Free Speech can have a price. Just tell the biggest baddest dude in a biker bar that you just had sex with his old lady. I doubt the ACLU will accept your Free Speech Rights case, after your intensive recovery in the hospital, on the grounds that you have to be the most stupid person on the planet.
I agree that you just might get your ass kicked for the wrong kind of speech. I see a distinction between a personal affront to one person, provoking them to violence, and an act designed to try and intimidate the world from criticizing ideas.
Still, most civilized people would say that both are wrong, but I wouldn’t be doing “I am Bubba” if Bubba got his ass beat down in a biker bar.
Thank you. I have difficulty drawing the line between free speech and outright ignoring the “No!” of another. Someone will, predictably, get pissed. As they say in the hood, “There won’t BE nuttin if you don’t START nuttin.” I think there is jello room for some modicum of respect up in here.
I don’t care and I don’t care that they care. Fairy tales are for children. They need to grow up and get a little logic.
As a scholar and professor of American Visual Culture who deals with controversial art and topics, I simply say:
Je suis Charlie.
My wife is French. As a somewhat awkward American learning the language was difficult, Fortunate for me my Father-in-law had stacks of these cartoons.For the next few years every visit to France was full of these comics and great conversations about what they meant to the French people.Were they sometimes vile? Of course, but the message was clear. As you so well stated, “If your God or your prophet can not take being mocked, then fuck your god. Fuck your prophet”. Seeing my wife crying, and the reactions of friends and family in France breaks my heart. “I lost a part of my childhood”, said my wife.Can you imagine if Schultz,Trudeau,Oliphant and Peters were all murdered on the same day? For drawing? For mocking? I see the response to this and it is clear that the civilized world appreciates these heroes. The outpouring of support for basic human rights has been astounding.
Nous sommes Charlie
Je suis Charlie.
Come at me bros
Very well said. I applaud.
“Charlie Hebdo’s editor-in-chief, Stephane Charbonnier once said: “I would prefer to die standing than to live on my knees.” Today, he died standing.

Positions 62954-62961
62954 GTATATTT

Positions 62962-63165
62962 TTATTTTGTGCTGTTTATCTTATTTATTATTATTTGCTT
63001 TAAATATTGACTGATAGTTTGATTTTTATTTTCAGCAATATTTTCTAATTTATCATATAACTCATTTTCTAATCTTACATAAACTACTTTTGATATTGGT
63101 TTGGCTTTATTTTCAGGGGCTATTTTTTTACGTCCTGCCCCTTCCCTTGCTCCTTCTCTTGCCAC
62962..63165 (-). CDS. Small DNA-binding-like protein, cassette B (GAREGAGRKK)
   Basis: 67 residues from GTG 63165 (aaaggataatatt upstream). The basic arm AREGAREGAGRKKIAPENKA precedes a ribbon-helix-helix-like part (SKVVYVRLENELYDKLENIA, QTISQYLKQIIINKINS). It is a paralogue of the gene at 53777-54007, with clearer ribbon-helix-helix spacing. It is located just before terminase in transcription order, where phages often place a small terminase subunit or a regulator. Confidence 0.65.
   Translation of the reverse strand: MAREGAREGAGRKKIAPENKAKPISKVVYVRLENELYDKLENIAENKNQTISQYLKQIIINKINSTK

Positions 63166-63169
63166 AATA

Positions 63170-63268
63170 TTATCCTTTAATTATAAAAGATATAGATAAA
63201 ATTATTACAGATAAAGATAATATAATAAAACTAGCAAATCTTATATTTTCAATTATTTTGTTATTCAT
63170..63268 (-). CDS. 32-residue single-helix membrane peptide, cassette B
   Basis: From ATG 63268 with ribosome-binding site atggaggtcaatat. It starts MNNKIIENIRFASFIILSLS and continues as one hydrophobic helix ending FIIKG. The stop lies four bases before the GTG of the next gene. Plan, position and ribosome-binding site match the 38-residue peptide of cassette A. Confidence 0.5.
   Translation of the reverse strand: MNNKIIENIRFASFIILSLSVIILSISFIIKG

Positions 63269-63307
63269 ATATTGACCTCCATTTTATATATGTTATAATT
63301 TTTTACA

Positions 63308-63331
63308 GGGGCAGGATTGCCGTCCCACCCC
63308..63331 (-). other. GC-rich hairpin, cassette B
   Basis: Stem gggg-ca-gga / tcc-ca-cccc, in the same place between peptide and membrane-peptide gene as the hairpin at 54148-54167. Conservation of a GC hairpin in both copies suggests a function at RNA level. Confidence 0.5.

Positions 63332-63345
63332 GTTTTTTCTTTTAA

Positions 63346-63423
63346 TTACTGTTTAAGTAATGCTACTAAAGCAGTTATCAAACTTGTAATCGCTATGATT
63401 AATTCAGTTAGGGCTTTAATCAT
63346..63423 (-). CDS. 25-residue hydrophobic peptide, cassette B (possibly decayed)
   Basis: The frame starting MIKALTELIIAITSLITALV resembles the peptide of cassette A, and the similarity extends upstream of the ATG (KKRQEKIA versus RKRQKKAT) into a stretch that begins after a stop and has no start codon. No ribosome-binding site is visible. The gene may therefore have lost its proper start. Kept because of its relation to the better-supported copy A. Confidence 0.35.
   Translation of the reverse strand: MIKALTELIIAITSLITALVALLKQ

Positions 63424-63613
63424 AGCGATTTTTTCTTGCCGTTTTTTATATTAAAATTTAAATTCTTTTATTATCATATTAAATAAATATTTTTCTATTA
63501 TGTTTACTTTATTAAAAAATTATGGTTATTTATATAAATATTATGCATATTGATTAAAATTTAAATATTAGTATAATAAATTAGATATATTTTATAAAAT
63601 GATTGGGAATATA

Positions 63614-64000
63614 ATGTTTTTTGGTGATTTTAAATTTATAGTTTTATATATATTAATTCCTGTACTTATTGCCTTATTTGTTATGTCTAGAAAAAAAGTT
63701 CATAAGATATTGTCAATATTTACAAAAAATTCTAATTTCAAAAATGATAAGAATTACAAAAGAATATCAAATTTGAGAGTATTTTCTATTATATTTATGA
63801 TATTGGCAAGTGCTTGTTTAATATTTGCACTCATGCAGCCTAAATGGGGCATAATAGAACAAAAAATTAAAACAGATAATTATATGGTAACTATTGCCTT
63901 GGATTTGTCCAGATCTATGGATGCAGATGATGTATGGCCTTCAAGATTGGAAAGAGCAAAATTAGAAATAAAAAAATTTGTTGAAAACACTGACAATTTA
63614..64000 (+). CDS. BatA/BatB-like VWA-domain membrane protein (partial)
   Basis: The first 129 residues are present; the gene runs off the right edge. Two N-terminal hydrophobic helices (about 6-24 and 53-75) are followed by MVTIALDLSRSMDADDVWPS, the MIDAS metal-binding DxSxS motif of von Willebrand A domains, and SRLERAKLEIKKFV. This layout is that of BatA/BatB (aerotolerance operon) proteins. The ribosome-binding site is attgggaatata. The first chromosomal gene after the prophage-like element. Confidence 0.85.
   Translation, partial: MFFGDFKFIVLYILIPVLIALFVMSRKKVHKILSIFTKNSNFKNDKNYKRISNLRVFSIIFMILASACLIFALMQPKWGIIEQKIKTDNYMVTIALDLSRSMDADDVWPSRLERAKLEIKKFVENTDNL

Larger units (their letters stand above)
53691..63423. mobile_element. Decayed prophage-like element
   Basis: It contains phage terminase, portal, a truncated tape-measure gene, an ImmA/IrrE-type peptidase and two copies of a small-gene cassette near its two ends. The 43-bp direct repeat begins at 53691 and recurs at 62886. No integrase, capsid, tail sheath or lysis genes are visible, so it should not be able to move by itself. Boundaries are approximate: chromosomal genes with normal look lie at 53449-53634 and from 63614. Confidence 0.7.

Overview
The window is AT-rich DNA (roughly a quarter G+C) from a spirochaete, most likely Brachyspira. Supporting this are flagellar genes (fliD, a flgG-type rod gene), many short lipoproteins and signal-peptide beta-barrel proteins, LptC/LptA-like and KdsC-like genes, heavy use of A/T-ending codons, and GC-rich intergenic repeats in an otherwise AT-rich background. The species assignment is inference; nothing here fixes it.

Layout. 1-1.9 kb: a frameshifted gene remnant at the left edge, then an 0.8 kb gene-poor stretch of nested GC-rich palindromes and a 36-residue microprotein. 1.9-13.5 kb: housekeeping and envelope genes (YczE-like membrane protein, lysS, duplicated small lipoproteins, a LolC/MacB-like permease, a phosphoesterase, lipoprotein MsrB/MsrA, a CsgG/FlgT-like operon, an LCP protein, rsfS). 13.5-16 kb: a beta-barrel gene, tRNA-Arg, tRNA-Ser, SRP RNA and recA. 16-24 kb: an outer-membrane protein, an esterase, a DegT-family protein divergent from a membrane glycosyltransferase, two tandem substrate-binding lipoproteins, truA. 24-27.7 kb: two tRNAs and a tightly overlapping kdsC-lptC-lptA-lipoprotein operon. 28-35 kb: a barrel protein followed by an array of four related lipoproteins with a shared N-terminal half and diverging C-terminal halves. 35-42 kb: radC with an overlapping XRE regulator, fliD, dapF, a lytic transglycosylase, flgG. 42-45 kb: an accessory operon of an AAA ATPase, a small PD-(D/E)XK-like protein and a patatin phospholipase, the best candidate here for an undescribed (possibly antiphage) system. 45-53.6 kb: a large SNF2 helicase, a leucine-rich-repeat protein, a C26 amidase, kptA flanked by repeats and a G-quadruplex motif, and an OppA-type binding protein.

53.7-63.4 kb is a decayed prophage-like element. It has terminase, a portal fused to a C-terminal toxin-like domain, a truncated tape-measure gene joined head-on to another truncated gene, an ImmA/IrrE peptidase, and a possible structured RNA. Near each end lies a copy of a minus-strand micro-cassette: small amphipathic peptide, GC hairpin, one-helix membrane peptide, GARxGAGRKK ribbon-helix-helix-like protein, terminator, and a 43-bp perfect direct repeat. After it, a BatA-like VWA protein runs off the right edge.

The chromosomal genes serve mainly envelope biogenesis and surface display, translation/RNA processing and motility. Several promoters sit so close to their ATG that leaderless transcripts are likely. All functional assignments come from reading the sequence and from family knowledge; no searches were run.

He died standing for something.
He died standing for freedom of expression.”
This morning on the french radio station France Inter, Patrick Pelloux, who was a close collaborrator of Charlie Hebdo who also is a emergency physician, and was the first to arrive on the scene, said this, and I am fairly certain he is right:
“I am pretty sure Charb (Stephane Charbonnier) actually literally stood up and give them a middle finger when they executed him”.
I am certain of this.
I did lose a part of my childhood yesterday as well like your wife erobirdbrain.
Je suis Charlie, Fuck you
Je suis Charlie
Chris Ryan, PE
My name is Matt Sanchez, and I approve this @!#&$ message.
Nous Sommes Charlie
Fuck these guys, and anyone else opposed to free speech.
Brilliant Post, as yooj. Signed. Man Charlie Hastam.
Brilliant piece. The attack was cowardly, and as much as it sounds like a platitude, it was an attack against everyone who believes in free speech and true freedom of (and from) religion.
And the shotgun and parachute stories have to be told!!!!
(I should link to the “Raising Arizona” clip with Cage giving his prison address because when I read your post, that was what popped in to my mind)
Je suis Charlie. AND–there are more ways to discourage free expression than murder. American society is getting too comfortable with many of them, such as campus speech codes: goo.gl/e5hHDD
Allez Charlie Hebdo!
[…] is for this reason that I reluctantly did not sign on to Marc Randazza’s “We are Charlie Hebdo” post. I understand what he’s doing — Randazza is a Kung-Fu master of “Fuck you” […]
Hillsboro, Oregon. If they bring their bitch asses to my town I’ll let my WIFE shoot them and see how they like that. Je suis Charlie.
[…] I see the other side in this argument. The idea: try to censor by violence, and lovers of free speech overwhelm the would be censors […]
As a society built on good ideas, free expression is our very soul. I’m elated that Marc, Charlie Ebdo, and many others have the courage to stand up for what is sacred to *us*. je suis avec vous!
I agree, except that we do have the worrisome notion of civility” within polite society. I am not willng to die for someone else s potty humor.
“Polite society” doesn’t have to read the magazine. CH is imposing nothing on society, it is just expressing a viewpoint (that you may find “potty humor”).
On the other hand, the attackers are telling society, “You better never *say* this, or else…” They are imposing their values on the wider society with violence. How can we even give an inch in accepting this kind of cultural bullying?